If I have to haul all of the books, I can move the band’s equipment into place in four to five cart loads. (We take two carts to the gigs.) Once there, I dump it all in the middle of the dance floor, and stage my setup from there.
My wife assembles the stands out on the dance floor, readies the lights, and makes sure we have the right number of chairs. I string the light snakes, spot the chairs for the setup, and drop the stands at the appropriate point. (The books go down first on those jobs where we bring them – they then act as a setup template for my wife to spot the stands.)
She follows with the stand lights, clipping them on and hooking them up to the light snake as she goes. While this is going on, I spot the mixer and sub mixer, speakers (usually on stands) and the sound snake. We both make all the connections, using color coding on the boxes and and the “Match the color, stupid” system with the cables. (My musical director’s sons can set up our sound system, with only a final check to make sure they have got it right.
Once all this is in place, I set up the piano and run a sound check, using the demo setting on the piano. (The mixer we use automatically searches out feedback, and then handles the equalizer adjustments – sweet!) Then, I get my crap together and set up my horns, following which I hit the bathroom and get my concert dress in place.
(During all of this stuff, we both also carry a small flashlight. It helps with connections made in the dark, and we have been caught once before where the client wanted it dark so as to set their lighting while we were in the process of setting up. (They also wanted to hang a chandelier over where my lead tenor sat – that arrangement got changed really quick once I yanked out my contract and pointed out the language covering such chicanery.) I also spot a flashlight on the inside wall of the trailer, and keep one in the gig bag – you never know.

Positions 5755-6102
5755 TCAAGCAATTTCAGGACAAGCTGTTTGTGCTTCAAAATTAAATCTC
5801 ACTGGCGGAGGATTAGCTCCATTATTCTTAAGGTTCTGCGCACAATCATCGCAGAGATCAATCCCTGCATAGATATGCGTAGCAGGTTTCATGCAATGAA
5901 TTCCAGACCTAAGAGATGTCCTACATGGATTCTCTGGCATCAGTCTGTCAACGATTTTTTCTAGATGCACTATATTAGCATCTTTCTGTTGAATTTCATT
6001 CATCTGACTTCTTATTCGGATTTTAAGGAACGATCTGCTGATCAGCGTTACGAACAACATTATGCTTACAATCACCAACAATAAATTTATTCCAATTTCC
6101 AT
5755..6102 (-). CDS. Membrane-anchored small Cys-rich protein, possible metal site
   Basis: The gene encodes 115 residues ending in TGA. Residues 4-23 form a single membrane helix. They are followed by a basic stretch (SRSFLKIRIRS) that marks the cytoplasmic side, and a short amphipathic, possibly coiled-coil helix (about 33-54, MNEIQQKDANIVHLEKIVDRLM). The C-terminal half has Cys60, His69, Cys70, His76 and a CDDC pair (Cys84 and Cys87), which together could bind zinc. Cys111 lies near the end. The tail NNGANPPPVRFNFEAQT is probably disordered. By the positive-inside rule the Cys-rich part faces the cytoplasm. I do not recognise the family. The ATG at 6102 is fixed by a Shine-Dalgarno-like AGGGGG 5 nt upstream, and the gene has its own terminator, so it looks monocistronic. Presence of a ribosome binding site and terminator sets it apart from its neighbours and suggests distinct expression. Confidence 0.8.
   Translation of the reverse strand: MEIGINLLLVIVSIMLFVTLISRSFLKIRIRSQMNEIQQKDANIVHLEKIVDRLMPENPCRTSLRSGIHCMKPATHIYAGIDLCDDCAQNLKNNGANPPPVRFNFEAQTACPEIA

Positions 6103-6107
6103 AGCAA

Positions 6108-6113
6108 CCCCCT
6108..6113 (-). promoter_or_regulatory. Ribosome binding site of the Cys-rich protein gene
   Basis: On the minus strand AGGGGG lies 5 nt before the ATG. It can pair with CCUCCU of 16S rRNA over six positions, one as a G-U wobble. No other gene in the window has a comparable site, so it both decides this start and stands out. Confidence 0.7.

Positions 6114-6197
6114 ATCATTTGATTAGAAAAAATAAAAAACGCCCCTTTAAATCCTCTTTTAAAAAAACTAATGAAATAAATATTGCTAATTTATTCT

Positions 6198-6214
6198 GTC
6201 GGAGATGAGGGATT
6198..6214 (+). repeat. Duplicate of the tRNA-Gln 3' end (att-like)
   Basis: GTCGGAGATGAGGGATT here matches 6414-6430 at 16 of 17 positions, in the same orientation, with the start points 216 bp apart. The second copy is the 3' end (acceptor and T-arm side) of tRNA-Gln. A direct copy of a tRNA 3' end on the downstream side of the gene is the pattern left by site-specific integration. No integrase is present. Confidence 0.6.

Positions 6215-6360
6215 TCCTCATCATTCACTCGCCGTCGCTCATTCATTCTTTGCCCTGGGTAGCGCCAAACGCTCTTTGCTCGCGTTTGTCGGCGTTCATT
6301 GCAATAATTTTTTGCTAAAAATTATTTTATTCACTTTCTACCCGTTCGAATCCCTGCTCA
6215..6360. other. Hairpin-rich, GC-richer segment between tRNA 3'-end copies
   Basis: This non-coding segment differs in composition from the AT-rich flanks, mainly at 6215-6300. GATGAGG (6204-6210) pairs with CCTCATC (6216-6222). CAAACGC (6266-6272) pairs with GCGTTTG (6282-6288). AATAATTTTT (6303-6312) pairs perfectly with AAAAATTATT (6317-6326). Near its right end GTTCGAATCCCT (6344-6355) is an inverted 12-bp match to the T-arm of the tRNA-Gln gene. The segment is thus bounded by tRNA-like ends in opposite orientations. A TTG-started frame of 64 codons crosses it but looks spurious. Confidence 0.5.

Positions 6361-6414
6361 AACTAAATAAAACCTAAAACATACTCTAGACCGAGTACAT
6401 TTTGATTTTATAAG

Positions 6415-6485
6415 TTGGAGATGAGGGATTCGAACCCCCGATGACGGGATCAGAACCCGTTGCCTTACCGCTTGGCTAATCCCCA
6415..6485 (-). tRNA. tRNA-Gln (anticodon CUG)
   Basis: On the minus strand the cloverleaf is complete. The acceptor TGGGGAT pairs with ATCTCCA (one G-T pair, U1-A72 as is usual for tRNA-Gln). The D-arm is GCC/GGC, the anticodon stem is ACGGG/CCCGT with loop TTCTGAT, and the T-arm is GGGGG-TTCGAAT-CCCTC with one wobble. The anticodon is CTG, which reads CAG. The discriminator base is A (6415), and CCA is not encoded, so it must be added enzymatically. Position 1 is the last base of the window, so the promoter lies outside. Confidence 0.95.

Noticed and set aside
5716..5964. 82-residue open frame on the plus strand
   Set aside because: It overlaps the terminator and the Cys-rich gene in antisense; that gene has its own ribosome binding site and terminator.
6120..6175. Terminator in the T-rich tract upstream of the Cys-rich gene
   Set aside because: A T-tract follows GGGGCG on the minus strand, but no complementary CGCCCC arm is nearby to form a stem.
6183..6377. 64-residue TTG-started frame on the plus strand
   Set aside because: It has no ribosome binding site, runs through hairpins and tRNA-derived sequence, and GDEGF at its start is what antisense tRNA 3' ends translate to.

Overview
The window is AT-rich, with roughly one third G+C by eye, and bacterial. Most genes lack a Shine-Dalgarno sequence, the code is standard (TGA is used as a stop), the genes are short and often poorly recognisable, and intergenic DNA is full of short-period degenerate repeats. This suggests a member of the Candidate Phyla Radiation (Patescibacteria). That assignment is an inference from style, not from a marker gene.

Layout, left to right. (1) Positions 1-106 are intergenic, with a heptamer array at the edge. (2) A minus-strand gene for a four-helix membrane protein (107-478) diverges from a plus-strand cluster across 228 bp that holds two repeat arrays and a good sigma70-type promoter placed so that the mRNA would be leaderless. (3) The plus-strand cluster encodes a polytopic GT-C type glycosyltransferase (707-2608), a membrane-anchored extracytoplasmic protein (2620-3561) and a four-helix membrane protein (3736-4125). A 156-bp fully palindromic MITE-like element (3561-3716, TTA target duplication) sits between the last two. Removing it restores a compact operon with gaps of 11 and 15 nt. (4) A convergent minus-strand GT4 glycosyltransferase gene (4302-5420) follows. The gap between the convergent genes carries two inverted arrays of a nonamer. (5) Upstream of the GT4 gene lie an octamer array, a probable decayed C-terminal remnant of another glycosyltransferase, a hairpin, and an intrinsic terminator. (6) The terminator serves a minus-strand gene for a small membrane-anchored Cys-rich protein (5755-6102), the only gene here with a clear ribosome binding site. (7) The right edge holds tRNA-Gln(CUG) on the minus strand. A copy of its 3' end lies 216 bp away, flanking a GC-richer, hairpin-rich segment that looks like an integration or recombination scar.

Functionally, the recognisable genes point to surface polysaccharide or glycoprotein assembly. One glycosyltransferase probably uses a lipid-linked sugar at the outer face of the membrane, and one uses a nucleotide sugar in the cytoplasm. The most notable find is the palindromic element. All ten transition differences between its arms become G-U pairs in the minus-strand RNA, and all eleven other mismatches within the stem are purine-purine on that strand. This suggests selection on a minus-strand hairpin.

Doing it right takes about three hours, from arrival to ready for downbeat. That includes checking and double checking the sound system for the vocalists – invariably, no matter how careful you are, something gets done wrong there. We have learned to allocate five, with lunch eaten once the stuff is in the venue, and time left over to rest for the hard part, the performance.
(The lights will take a full hour, iffen we ever get them. You set them up with a rope template, made in the form of a “T”. The upright of the “T” spots on the lead alto’s stand front, and the ends of the crossbar indicate where the light stanchions are spotted off to either side of the group. String the XLRs from the stanchion and the dimmers to the computer, adjust the cross-bar angles a bit, and there’s your light setup.)
After the final song (usually “Funny How Time Slips Away”, a great close down number), the group shuts all of the sound and electrical gear down. Once the lights are removed from the stand and stacked on the payroll table, I pay the group. Then, my wife and I pick it all up.
Going out, we generally pack stuff into the right tubs but not in a neat and orderly fashion. If we do a second job on the same day, I take the time to get it all right – otherwise it’s get it in the trailer so we can sort it out the next day.
Terry L. Stibal
Leader of Houston’s Sounds Of The South Dance Orchestra
Offering the music of yesterday, today and tomorrow…the way you want to hear it!
Visit us at www.sotsdo.com